Comparing Gun Checkering Tools
Ever since wood was first mated to metal and called a firearm, gunsmiths and firearms owners have been decorating, thus personalizing, firearms.
Checkering’s main function and its real, practical advantage is that it provides a non-slip gripping surface. That’s why checkering at the grip and on the forearm has evolved as an aid in steadying the rifle. Beyond this function, checkering is a matter of taste.
As a result, many styles of checkering have evolved, from the crosshatch pattern seen on old flintlocks to the 31⁄2-to-1 ratio pointed diamond now popular on modern custom rifles.
Checkering is measured by the number of lines per inch that are cut when forming a pattern. Two-, three-and four-line spacing cutters are available in tools that cut 16, 18, 20, 22, 24, 26, 28, and 32 lines per inch (lpi). Single-line cutters are available that will cut lines at 60-, 75-, and 90-degree angles; These are normally used to finish a pattern to full depth.
There have been reams of articles written on checkering and even a video or two put out on how to checker a gunstock. The fact of the matter is, no one can teach you how to checker—we can only show you tools and tell you about some of the pitfalls involved. You, and you alone, can learn the intricacies involved with each individual piece of wood you checker. You will learn that there are hard and soft spots in stockwood, so at times, you will have to adjust cutting pressure. With checkering, you will often find that the lesson comes after the test, and that becomes experience. So to learn about checkering, practice, practice and then practice some more.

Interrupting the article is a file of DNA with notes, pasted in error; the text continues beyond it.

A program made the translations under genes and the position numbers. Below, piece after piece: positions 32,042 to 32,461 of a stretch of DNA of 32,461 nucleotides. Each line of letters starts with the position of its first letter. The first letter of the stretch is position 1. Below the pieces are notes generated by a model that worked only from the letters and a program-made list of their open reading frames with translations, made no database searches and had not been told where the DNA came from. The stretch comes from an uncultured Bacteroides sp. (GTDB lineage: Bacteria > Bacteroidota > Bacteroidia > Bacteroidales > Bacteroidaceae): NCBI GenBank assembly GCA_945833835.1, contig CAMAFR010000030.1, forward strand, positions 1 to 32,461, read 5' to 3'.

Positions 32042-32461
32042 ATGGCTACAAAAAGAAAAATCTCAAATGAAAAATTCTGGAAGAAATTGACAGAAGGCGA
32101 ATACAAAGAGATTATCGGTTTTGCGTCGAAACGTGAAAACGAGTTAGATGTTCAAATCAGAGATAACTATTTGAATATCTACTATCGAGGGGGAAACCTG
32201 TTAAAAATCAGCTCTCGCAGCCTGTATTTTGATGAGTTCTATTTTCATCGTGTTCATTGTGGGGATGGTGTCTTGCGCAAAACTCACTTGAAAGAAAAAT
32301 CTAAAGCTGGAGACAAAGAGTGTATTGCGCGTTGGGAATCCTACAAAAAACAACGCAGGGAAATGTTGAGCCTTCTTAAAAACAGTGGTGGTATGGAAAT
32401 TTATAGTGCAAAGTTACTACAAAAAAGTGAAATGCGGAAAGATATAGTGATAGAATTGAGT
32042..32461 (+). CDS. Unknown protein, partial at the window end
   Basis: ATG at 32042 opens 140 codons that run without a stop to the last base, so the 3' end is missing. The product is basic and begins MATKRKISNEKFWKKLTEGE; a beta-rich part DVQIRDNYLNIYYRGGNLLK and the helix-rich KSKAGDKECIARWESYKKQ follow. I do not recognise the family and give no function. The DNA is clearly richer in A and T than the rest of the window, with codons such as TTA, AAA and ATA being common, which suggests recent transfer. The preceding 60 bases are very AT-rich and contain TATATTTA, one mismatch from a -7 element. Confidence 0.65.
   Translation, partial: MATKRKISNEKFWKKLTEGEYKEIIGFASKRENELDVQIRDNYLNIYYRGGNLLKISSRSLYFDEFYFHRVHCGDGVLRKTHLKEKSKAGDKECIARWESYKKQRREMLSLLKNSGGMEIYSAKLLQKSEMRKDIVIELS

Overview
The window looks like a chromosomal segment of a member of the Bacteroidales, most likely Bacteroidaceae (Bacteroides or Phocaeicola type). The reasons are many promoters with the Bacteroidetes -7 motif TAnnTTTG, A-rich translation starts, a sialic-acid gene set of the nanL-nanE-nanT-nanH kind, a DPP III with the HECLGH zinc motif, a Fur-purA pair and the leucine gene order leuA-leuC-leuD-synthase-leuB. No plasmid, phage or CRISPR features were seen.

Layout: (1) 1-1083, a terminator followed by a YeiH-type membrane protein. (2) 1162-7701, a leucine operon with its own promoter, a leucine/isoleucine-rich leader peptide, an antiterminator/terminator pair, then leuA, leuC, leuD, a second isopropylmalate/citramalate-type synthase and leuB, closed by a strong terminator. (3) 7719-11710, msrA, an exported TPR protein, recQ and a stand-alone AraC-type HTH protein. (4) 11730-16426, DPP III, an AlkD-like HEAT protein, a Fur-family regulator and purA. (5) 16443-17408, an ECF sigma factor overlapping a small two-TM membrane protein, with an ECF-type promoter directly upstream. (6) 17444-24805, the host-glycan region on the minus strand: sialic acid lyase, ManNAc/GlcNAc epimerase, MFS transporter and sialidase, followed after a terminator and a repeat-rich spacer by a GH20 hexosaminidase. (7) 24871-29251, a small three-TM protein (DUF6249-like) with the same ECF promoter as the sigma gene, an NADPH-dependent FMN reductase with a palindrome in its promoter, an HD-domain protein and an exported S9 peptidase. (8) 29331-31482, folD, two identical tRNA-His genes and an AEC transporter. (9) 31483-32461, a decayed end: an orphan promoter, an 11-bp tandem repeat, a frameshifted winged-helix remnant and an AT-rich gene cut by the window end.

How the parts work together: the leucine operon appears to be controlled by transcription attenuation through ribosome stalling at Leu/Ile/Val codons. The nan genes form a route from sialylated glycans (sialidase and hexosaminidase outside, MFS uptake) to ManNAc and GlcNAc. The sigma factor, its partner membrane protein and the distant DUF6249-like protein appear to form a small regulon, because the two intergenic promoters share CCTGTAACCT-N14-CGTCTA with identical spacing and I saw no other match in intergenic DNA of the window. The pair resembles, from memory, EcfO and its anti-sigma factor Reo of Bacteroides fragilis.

For practical purposes, the most functional type of checkering for a rifle stock is 20 to 24 lpi. If you see checkering done at 28 or 32 lpi, pick up the stock and see for yourself if you think this fine-line checkering will provide a good grip in a snowy, wet deer woods.
The type of wood you choose for gunstock material will dictate to some extent the lpi you will be able to get away with. For example, a quarter sawed stock of American walnut cut from a limb section of a tree is going to be very coarsely grained and porous. Trying to cut 24 lpi will have you frustrated in short order because the tops of the diamonds may pop off before they can be pointed up. With the more open-grained woods like American walnut or Claro walnut, you will be better off cutting checkering to 18 or 20 lpi. With the denser walnuts like French and California English, and the hard maples or stockwood that came from the dense stump of the tree, you are more likely to get by with 24 lpi checkering. A good rule of thumb on how many lines per inch you will be able to get by with can be found in the finishing of the wood. If it takes you a long time to seal the pores with finish, then you have an open-grained stock, so go with the coarser checkering. If the pores seal up after three or four applications of finish, then you have a good, dense piece of wood that will accept finer checkering.
There are three readily available brands of hand-checkering tools. Brownells of Montezuma, Iowa, stocks tools made by Dem-bart, Gunline, and handles made by W.E. Brownell. They also have replacement cutters for the Dem-Bart and Gunline brands.
Following are more detailed descriptions of what’s available: